The Australian National Memorial at Villers-Bretonneux, where thousands of Diggers lie buried, will soon have a giant wind farm as a backdrop.
Every classroom in the local school carries the message: “N’oublions jamais l’Australie” – never forget Australia – for our role in saving the town but a French appeals court still decided it was a great idea to plonk eight 156m-high turbines overlooking our war dead.
The memorial, engraved with the names of 10,719 Australian soldiers who died in France in World War I and have no known grave, was the chief reason local officials rejected the wind farm proposal in 2017.
The turbines will be built on a ridge about 4.5km from Hamel, where 800 Diggers died in a pivotal battle, and about 6km from the Australian National Memorial at Villers-Bretonneux.
The French court accepted the giant turbines will be visible from the Au Australian National Memorial but claimed they would not “undermine the character” of the most important marker of our n nation’s immense sacrifice on the Western Front.
Former prime minister Tony Abbott has appealed directly to French President Emmanuel Macron, asking him to step in and permanently halt the wind farm’s construction.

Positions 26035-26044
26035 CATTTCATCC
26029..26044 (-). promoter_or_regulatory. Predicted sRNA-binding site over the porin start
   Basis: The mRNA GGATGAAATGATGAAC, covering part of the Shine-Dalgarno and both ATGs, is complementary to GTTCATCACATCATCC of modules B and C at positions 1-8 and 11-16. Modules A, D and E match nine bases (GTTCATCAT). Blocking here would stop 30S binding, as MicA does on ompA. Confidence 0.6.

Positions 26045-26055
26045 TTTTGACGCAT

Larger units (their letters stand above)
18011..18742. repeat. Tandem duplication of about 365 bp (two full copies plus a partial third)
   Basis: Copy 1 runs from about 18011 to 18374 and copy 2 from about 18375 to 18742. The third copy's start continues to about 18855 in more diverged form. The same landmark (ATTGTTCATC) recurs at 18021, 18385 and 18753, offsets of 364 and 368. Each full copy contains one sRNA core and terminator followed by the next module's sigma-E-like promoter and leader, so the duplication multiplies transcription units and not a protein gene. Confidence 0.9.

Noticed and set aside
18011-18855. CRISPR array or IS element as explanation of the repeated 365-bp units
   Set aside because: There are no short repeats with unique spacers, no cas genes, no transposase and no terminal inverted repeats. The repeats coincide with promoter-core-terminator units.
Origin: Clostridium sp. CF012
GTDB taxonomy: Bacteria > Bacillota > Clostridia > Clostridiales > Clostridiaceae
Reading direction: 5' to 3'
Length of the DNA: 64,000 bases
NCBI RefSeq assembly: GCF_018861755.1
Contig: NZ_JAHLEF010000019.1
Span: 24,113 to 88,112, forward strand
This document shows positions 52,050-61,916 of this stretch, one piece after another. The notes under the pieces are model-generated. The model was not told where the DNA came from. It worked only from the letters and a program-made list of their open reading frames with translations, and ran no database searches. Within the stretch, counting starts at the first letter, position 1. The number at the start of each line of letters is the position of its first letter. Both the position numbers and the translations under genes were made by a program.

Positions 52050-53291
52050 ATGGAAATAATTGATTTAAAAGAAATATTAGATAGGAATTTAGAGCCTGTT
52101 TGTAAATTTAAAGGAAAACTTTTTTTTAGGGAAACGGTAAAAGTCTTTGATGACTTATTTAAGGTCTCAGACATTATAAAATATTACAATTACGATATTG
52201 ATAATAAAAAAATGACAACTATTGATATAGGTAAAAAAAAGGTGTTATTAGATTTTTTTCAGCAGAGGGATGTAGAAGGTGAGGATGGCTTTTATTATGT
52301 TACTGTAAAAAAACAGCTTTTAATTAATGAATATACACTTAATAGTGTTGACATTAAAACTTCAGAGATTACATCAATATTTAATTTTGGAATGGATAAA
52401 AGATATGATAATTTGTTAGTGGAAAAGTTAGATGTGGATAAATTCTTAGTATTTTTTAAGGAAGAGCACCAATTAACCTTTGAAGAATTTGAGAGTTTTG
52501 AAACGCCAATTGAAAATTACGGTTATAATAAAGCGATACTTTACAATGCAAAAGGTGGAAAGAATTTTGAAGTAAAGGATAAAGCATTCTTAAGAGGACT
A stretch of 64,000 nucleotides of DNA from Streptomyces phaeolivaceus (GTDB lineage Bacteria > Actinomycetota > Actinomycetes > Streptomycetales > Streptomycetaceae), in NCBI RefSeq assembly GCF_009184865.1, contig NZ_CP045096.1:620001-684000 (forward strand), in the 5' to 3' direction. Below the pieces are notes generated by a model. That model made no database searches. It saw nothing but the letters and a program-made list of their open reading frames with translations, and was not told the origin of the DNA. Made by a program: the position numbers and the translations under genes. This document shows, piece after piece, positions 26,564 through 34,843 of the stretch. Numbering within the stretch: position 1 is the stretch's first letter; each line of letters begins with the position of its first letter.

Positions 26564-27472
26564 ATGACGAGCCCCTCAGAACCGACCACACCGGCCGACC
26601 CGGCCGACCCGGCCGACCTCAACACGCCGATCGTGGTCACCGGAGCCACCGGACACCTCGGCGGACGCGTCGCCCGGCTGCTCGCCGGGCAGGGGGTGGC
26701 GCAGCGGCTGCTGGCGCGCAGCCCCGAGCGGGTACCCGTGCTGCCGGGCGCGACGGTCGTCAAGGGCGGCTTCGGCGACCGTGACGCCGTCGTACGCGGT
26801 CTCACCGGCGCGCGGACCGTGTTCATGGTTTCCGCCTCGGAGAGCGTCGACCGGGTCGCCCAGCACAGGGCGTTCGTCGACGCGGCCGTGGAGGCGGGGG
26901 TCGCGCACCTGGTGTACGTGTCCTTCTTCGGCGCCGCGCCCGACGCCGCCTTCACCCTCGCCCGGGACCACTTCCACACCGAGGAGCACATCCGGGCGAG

“These are sacred sites and as far as possible should be left as they are, rather than scarred,” Mr Abbott told The Sunday Telegraph.
“We all have to live and generate power but wind turbines on battlefields – particularly battlefields sacred to the memories of 46,000 Australians who died defending France in the Great War – is just a desecration.”
In a letter to Mr Macron, Mr Abbott has asked the French President to intervene because “the souls of the dead deserve to rest in peace”.
“Not only was Villers-Bretonneux a decisive battle to defeat the last big German push; but so many momentous places are close by, such as the Somme Valley; and Le Hamel, where General Sir John Monash first masterminded the all-arms warfare that subsequently liberated France after August 1918,” Mr Abbott said in the letter to Mr Macron.
Mr Abbott has long railed against wind turbines, describing them as “dark, satanic mills of the modern era”, but told Mr Macron his objections were not based on opposition to renewable energy.
“I’m all in favour of optimising renewable power but not when it means that sites that should be as tranquil and as original as possible are dominated by the wind turbines that were alien to the soil of France at that time,” he said.
“The turbine installation has been opposed by local people as surveyed, by all the local councils, by the Somme departmental council, by the local prefect, and by the administrative tribunal of Amiens but – remarkably – approved by the Douai court of appeal.”
|Wind Watch relies entirely
on User Funding